Wheelchair ballroom dancing teaches empathy

Hayward, Calif. (KTVU) - Swaying to a Latin dance beat, students at Cal State East Bay, are learning the joy of moving to music in a different way, through a class that teaches wheelchair ballroom dancing.

The students' teacher Eric Kupers hopes the dancers will learn that what some people call a disability, is really just a different ability.

"For me dance is about expressing being human, and so every human being has an interesting story to tell in their body and has an interesting way to move," said Eric Kupers, Cal State East Bay Dance Instructor

Over eight weeks, the students, who are all able-bodied, were divided into pairs with one person seated in a wheelchair. In partnership with the American Dance Wheels Foundation, the students took lessons from guest artist Derek Williams, who uses his wheelchair to help students understand that there are no limits to dance.

"When we just get focused on a certain ways of moving and certain kinds of bodies it excludes people but it also to me, makes the field of dance boring. And it's so much more exciting to see lots of different kinds of people moving in lots of different kinds of ways," said Kupers.

For students, it was a new mind-body experience. Many said it has changed the way they view all dancing.

"It gave me another point of view to how to use different movement," said Karyn Pandong, a CSU East Bay senior from Fremont who has struggled with an arm injury that restricted her movement.

"Absolutely 100% changed the way I think because often those people are asked to adapt to a mainstream class and choreography," said Karin Adams, a CSU East Bay fourth-year student, "We were asked to adapt to each other and make compromises and make it safe for everybody and overall coming into it equally."

"It's definitely taught me not only to be happy with yourself but to also love your body," said Kyra Birks, a Cal State East Bay third-year student from Milpitas.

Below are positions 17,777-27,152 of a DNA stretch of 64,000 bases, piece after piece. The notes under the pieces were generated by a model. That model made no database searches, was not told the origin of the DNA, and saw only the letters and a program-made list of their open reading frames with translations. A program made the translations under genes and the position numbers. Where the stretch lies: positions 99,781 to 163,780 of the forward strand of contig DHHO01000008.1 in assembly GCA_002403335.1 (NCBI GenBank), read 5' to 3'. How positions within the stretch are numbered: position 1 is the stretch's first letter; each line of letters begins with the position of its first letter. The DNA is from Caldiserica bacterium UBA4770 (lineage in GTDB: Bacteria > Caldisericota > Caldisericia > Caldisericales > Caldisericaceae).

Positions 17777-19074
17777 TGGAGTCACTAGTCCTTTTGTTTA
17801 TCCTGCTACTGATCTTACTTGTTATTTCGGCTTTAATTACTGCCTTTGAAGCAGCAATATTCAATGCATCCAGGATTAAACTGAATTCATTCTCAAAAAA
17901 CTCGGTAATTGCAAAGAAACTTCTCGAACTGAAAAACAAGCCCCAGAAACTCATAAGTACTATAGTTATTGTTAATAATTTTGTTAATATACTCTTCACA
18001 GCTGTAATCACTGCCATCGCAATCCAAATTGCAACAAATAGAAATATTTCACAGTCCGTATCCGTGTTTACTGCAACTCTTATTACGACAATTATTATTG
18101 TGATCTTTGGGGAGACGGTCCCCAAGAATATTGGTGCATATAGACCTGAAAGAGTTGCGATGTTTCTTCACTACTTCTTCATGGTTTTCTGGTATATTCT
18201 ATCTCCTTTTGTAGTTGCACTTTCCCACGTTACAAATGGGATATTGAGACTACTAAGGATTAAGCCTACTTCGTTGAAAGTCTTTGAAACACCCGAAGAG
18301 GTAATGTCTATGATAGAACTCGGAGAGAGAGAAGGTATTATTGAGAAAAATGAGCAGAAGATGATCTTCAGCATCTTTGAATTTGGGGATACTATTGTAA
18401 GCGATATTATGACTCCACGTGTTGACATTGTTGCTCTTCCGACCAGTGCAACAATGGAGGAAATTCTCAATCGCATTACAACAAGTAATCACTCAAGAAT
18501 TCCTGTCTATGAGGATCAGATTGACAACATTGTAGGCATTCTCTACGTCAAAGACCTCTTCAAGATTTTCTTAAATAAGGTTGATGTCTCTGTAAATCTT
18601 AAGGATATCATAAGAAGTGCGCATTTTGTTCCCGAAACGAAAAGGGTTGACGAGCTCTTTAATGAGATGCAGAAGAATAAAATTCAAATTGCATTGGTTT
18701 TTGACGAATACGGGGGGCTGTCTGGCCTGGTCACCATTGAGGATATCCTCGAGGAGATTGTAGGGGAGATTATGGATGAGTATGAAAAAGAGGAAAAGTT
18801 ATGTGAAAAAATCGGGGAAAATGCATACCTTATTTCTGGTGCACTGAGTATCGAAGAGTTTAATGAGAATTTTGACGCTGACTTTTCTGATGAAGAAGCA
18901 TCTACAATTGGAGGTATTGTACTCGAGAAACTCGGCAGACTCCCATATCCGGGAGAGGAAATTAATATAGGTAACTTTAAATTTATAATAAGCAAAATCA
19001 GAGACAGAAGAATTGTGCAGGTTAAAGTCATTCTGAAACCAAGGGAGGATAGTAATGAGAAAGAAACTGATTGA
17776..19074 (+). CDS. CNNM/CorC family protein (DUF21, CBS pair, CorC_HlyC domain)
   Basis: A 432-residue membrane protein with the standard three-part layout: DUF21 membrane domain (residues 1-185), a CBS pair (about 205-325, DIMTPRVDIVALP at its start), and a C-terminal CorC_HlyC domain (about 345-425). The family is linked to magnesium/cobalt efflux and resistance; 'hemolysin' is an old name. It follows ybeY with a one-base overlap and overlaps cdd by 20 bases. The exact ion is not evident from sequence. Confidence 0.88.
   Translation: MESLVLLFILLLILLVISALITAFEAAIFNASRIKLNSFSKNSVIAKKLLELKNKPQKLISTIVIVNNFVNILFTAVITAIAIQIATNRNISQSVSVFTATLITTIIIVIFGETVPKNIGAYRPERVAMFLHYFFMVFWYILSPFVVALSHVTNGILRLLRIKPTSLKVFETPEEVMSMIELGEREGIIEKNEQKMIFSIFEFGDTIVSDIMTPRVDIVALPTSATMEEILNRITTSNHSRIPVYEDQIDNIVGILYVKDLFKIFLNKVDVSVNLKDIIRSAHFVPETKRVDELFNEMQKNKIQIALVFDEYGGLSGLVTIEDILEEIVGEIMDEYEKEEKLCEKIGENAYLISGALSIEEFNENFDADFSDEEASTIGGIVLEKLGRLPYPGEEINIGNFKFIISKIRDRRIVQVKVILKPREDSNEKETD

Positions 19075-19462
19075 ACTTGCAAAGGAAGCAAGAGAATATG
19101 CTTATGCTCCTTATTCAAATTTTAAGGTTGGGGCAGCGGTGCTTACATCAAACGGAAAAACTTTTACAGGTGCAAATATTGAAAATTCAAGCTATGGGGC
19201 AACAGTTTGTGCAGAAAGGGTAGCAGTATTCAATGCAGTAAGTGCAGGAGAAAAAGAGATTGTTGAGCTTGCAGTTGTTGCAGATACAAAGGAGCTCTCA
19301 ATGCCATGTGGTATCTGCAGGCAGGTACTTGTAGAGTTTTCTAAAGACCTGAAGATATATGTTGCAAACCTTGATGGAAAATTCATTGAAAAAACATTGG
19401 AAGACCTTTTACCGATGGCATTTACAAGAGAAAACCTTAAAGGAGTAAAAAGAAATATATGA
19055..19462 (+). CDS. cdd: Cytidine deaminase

That love of self, in whatever form you take, and an acceptance of other people is part of the larger lesson Kupers hopes the students will carry with them beyond this one dance class. 

"It made me feel like everyone can dance, even if it's not in the same exact way," said Stephanie Gomez, a CSU East Bay fourth year dance major.

The experience is also a reminder, that everyone has obstacles to overcome.

"It's hard for me to express my emotions just by talking it out. It's a lot easier for me to express it through the way that I know best and that is dance," said Taylor Gee, a CSU East Bay senior who says dance has kept him going through difficult times.

"I can take away with that in life as well. It's just like, it's not going to be how you want it. It's not going to be laid out for you. It's just like what you make of it," said Roberto Brandt, a CSU East Bay third-year student.

The teacher says he hopes to get funding to continue offering the class next year in partnership with the American Dance Wheels Foundation, so more students can have this unique experience.

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